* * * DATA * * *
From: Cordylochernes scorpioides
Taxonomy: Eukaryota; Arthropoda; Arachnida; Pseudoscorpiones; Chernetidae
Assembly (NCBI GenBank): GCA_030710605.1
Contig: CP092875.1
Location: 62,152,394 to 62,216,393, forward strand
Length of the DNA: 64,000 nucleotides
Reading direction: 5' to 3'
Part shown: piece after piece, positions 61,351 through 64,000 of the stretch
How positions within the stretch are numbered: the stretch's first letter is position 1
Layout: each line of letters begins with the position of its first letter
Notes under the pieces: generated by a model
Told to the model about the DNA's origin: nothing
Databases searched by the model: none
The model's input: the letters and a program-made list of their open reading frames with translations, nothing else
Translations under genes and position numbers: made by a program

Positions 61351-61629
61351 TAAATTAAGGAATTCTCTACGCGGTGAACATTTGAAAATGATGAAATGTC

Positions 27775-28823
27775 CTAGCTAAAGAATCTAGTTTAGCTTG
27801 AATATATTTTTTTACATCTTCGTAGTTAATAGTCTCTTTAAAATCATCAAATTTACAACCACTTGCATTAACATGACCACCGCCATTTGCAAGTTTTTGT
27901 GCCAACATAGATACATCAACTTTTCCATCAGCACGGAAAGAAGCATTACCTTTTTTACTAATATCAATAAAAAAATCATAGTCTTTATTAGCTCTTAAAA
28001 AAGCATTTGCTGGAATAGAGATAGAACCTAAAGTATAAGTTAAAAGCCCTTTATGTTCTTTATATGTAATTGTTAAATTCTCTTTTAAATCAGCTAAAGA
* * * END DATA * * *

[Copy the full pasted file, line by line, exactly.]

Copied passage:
From: Cordylochernes scorpioides
Taxonomy: Eukaryota; Arthropoda; Arachnida; Pseudoscorpiones; Chernetidae
Assembly (NCBI GenBank): GCA_030710605.1
Contig: CP092875.1
Location: 62,152,394 to 62,216,393, forward strand
Length of the DNA: 64,000 nucleotides
Reading direction: 5' to 3'
Part shown: piece after piece, positions 61,351 through 64,000 of the stretch
How positions within the stretch are numbered: the stretch's first letter is position 1
Layout: each line of letters begins with the position of its first letter
Notes under the pieces: generated by a model
Told to the model about the DNA's origin: nothing
Databases searched by the model: none
The model's input: the letters and a program-made list of their open reading frames with translations, nothing else
Translations under genes and position numbers: made by a program

Positions 61351-61629
61351 TAAATTAAGGAATTCTCTACGCGGTGAACATTTGAAAATGATGAAATGTC

Positions 27775-28823
27775 CTAGCTAAAGAATCTAGTTTAGCTTG
27801 AATATATTTTTTTACATCTTCGTAGTTAATAGTCTCTTTAAAATCATCAAATTTACAACCACTTGCATTAACATGACCACCGCCATTTGCAAGTTTTTGT
27901 GCCAACATAGATACATCAACTTTTCCATCAGCACGGAAAGAAGCATTACCTTTTTTACTAATATCAATAAAAAAATCATAGTCTTTATTAGCTCTTAAAA
28001 AAGCATTTGCTGGAATAGAGATAGAACCTAAAGTATAAGTTAAAAGCCCTTTATGTTCTTTATATGTAATTGTTAAATTCTCTTTTAAATCAGCTAAAGA